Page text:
Introduction Diagnostic genetic testing is an integral part of patient management in hypertrophic cardiomyopathy (HCM). Over time, the number of genes included in diagnostic genetic panels increased. The aim of the systematic review was to examine the impact of panel size on diagnostic yield.
Methods All cohort studies reporting the results of genetic testing in HCM patients were included, irrespective of setting. PubMed/Medline was searched from May 2000 (advent of next generation sequencing technology) to May 2018 using the following terms: (Hypertrophic Cardiomyopathy OR Hypertrophic Obstructive cardiomyopathy OR HCM OR HOCM) AND (Genotype OR Genetic Testing OR HCM panel OR pathogenic OR variant of unknown significance OR VUS OR Next Generation Sequencing OR Gene* Test* OR Genotyp*). The systematic review was carried out in accordance to the Preferred Reporting Items for Systematic reviews and Meta-Analyses amendment (PRISMA).
Results A total of 4837 articles fulfilled the search criteria in PubMed and 55 observational studies were included in the systematic review. Most study cohorts were derived from European countries (47%) and involved a single centre (73%). Prospective data collection was employed in 32 (58%) studies. The median cohort size was 124 patients (IQR 70–299). At least five studies included individuals ≤16 years of age (the minimum age was not reported in 47 (85%) studies).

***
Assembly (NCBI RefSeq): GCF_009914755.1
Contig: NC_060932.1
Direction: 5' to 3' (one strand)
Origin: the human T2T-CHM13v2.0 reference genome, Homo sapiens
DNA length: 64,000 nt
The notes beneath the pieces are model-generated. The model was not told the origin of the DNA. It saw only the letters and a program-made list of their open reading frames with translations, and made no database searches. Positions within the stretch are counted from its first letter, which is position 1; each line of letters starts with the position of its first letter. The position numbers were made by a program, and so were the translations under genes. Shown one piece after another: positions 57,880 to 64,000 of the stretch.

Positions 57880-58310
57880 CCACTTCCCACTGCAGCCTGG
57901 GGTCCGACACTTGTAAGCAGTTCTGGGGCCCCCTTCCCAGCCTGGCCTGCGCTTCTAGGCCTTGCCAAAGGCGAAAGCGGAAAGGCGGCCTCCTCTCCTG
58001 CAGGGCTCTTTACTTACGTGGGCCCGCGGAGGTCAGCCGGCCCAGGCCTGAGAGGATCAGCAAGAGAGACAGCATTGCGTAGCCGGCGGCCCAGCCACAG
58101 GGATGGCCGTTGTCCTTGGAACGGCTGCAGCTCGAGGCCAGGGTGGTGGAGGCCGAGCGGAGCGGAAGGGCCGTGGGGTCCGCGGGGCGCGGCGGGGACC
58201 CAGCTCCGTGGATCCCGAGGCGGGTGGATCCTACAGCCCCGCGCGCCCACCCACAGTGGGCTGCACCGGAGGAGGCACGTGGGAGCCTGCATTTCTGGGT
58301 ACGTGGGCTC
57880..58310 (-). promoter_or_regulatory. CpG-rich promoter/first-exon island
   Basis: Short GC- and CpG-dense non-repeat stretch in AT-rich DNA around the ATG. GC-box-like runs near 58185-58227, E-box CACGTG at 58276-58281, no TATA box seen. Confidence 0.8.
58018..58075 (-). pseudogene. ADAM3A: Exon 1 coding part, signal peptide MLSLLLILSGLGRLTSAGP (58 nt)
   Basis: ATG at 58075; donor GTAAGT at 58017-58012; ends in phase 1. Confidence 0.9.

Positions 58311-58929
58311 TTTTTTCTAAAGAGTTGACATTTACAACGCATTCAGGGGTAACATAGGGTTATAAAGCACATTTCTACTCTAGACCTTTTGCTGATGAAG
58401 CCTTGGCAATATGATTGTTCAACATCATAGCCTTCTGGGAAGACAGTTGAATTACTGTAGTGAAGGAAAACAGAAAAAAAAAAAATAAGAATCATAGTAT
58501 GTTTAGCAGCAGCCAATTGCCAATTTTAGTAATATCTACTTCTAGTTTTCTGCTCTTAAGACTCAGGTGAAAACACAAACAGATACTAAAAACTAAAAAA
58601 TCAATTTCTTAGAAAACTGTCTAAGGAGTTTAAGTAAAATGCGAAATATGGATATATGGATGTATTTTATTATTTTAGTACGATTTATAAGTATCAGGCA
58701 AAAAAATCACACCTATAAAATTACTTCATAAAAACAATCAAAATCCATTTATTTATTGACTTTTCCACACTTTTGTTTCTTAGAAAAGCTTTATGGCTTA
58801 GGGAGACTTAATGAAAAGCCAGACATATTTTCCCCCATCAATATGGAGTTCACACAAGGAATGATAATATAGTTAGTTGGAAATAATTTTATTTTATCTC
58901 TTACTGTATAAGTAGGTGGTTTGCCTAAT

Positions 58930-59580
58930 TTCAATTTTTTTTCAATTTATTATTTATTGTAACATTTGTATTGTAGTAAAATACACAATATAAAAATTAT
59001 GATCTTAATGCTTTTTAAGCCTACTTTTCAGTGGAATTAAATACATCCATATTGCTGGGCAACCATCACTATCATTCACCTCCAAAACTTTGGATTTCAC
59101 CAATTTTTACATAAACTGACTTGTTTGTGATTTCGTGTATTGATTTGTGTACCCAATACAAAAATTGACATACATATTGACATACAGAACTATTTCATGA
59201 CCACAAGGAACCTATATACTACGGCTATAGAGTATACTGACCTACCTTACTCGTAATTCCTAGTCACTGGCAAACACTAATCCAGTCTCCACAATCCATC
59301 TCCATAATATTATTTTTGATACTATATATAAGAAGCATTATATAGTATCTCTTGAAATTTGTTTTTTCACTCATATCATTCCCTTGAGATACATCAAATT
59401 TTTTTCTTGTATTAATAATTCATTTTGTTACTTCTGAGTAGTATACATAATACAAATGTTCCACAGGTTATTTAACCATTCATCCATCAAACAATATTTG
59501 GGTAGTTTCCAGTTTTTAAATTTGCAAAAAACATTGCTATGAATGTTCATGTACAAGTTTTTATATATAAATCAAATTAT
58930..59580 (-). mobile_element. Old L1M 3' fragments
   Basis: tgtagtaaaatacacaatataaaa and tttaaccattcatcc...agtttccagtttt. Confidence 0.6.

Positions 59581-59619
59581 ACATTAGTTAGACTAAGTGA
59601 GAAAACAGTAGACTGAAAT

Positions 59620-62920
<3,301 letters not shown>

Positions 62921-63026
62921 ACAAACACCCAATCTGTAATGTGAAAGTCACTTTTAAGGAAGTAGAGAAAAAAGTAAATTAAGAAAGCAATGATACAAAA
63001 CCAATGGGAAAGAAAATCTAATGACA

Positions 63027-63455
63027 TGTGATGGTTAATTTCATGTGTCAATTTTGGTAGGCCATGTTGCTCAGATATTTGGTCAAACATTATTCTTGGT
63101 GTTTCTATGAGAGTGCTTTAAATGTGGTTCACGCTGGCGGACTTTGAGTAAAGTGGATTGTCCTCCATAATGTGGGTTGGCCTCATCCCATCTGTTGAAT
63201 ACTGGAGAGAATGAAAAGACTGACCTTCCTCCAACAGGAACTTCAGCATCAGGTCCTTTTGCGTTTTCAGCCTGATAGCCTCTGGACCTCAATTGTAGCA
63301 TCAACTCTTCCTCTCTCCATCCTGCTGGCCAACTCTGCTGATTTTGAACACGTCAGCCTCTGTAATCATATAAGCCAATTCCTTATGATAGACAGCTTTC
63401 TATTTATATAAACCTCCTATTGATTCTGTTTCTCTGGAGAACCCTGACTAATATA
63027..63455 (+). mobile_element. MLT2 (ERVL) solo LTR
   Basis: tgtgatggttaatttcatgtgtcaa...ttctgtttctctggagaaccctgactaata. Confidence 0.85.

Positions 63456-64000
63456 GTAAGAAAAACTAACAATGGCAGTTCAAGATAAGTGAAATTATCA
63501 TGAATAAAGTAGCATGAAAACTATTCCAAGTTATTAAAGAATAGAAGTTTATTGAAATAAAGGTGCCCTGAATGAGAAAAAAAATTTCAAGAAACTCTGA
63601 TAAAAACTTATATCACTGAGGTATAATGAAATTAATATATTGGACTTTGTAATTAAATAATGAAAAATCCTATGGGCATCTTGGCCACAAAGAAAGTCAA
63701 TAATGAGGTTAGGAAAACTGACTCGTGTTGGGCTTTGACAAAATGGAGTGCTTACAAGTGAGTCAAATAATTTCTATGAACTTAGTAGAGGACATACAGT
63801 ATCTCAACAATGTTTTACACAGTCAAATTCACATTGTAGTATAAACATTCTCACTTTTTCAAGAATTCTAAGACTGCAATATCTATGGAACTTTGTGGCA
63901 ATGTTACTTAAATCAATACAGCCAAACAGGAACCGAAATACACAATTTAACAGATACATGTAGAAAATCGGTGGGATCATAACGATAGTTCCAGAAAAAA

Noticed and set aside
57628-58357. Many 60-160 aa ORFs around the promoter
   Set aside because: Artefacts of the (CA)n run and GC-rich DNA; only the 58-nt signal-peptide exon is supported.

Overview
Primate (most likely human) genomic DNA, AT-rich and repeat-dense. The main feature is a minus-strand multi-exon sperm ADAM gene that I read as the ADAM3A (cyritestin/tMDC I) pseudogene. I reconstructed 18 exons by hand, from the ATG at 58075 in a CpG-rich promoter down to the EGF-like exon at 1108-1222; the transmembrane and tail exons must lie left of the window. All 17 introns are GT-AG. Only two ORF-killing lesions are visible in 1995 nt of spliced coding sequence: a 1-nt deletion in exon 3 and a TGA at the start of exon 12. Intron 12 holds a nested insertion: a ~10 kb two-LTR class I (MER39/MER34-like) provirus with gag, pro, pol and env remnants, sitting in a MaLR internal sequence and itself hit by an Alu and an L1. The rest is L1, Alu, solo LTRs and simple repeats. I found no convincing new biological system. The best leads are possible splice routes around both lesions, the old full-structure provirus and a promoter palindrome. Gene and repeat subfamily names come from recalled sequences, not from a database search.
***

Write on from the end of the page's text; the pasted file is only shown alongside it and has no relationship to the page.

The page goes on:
The studies tested 2 to 15 sarcomeric protein genes (median 8 genes; IQR: 5–10), including MYH7, MYBPC3, TNNT2, TNNI3, MYL2, MYL3, ACTC1, TPM1, TNNC1, MYH6, CSRP3, DES, TCAP, PDLIM3, PLN. All studies tested for mutations in MYBPC3 and MYH7 and most studies additionally included at least one of the following genes: TNNT2, TNNI3, MYL2, MYL3, ACTC1 and TPM1.
The majority of positive mutations identified were in MYBPC3 (20%) and MYH7 (12%) (see figure 1). For all other sarcomeric genes, yield was <3%. Percentage yield varied greatly between studies with a range of 19–90% (mean 44%) and showed no discernible relationship with panel size (see figure 2).
Conclusion Over time, the number of genes included on HCM diagnostic genetic panels has increased but this has not translated to a significant improvement in diagnostic yield. Larger panels may introduce more complexity and uncertainty in the clinical setting and some of the high diagnostic yields may be explained by lax variant interpretation methods.
Conflict of Interest none
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